It's astonishing that looking back, I can now see that God was with me. In fact, He had me in the palm of his hand and never let me go. He did allow me to wrestle with some deep emotional and spiritual pain, but over time He used that renew my hope in Him. He didn't renew my heart when or how I wanted Him to, but he did indeed take hold of my heart once again and drew me to Himself.

In the midst of suffering, it is so hard to hear someone say, "It is okay - God will take care of you." While this is a true statement, it is rarely a comforting statement to one who is suffering because it seems like an attempt to discount or silence the deep emotional turmoil they are experiencing. While they aren't always reliable, God gave us real emotions that should not be discounted or silenced. Rather, those thoughts and emotions should be verbalized to God Himself in prayer.

We sometimes think of prayer as a peaceful, quiet, happy thing. But in the Bible, especially in Psalms and in Jesus' life, prayer is regularly marked by the raw emotions of lives disrupted by sin and brokenness. There is nothing wrong with crying out to God and asking him our "why" questions, telling him our complaints and frustrations, and "groaning" to Him in pain and sorrow.  Just think about Jesus' words on the cross on Good Friday: "He cried out to God saying, 'Eli, Eli, lema sabachthani?' that is, 'My God, my God, why have you forsaken me (Matt. 27:46).'" And in Psalm 102, David is in such distress and sorrow for the majority of the psalm. He is honest with God in his emotion. But by the end of the psalm, he has reminded himself of who God is (or, more likely, the Holy Spirit has interrupted his complaints with a fresh reminder of truth). I love seeing this pattern in the psalms. The honesty and raw emotion and honesty of cries to God, followed by simple reminders of who God is and what He has promised.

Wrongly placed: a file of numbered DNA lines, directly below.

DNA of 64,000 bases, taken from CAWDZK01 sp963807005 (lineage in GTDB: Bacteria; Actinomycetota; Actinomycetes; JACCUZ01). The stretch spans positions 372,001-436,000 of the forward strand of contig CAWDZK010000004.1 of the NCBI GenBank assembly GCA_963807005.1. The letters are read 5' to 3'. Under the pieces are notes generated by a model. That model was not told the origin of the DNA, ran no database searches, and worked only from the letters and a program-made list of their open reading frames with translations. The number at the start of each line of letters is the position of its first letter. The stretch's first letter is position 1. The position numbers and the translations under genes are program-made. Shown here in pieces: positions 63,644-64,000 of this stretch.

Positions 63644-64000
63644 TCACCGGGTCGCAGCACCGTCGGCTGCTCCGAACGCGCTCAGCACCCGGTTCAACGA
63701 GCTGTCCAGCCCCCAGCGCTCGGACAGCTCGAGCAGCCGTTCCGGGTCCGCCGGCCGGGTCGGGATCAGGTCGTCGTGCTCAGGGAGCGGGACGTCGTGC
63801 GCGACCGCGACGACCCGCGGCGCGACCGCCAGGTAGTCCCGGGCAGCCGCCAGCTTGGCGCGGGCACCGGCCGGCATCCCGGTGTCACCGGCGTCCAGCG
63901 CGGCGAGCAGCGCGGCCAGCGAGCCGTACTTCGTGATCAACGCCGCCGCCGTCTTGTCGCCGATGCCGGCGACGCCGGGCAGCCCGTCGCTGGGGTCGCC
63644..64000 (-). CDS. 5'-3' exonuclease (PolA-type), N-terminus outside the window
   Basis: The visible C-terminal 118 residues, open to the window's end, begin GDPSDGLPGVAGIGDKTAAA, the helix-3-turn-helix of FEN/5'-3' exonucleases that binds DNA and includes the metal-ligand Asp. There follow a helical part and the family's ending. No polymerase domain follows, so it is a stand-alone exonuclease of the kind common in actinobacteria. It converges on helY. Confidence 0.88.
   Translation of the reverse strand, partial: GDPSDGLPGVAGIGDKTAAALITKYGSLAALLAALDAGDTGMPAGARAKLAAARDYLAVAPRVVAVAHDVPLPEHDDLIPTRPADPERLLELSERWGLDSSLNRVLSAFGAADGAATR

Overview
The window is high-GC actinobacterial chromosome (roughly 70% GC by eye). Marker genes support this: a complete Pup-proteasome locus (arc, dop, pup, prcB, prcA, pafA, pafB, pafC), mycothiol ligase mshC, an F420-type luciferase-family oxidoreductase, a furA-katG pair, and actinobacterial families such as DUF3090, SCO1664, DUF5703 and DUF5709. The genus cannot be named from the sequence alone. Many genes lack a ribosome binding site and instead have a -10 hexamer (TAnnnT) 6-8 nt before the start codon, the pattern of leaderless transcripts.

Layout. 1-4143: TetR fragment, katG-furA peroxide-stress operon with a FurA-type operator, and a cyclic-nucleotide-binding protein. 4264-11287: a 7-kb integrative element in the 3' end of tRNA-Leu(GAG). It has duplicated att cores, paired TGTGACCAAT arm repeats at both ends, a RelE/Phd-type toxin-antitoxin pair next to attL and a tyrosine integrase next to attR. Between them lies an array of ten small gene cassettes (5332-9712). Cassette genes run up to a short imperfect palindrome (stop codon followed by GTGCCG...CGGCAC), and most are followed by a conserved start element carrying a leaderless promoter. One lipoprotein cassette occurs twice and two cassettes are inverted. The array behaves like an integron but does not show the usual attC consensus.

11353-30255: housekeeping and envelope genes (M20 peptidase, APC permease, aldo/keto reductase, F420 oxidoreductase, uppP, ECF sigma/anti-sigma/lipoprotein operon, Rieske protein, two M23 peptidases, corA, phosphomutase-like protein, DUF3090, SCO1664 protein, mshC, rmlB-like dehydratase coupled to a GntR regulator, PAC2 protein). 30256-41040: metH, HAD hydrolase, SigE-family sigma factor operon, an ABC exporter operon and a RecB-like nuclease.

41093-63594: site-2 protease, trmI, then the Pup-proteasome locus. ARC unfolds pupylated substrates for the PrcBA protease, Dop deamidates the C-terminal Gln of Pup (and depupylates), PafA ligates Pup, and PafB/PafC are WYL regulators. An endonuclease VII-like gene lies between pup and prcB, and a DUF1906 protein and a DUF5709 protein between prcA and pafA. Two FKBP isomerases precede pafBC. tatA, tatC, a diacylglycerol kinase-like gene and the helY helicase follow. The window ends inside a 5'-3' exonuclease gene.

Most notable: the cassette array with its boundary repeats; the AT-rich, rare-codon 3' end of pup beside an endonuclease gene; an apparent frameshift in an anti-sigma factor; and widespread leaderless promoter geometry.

Even in the midst of my struggles with anxiety and depression three years ago, God had a hold on me. As Romans 8:38-39 famously says, "For I am sure that neither death nor life, nor angels nor rulers, nor things present nor things to come, nor powers, nor height nor depth, nor anything else in all creation, will be able to separate us from the love of God in Christ Jesus our Lord." I didn't always feel that reality, but I knew deep down that it was true. In fact, it was during that season of my life that I wrote a new tune to the hymn, "O Love That Will Not Let Me Go." Like the text, this tune seems to blend the somberness of my heart and joy of my faith in a unique way. I hope it offers some perspective and encouragement for you and your heart today.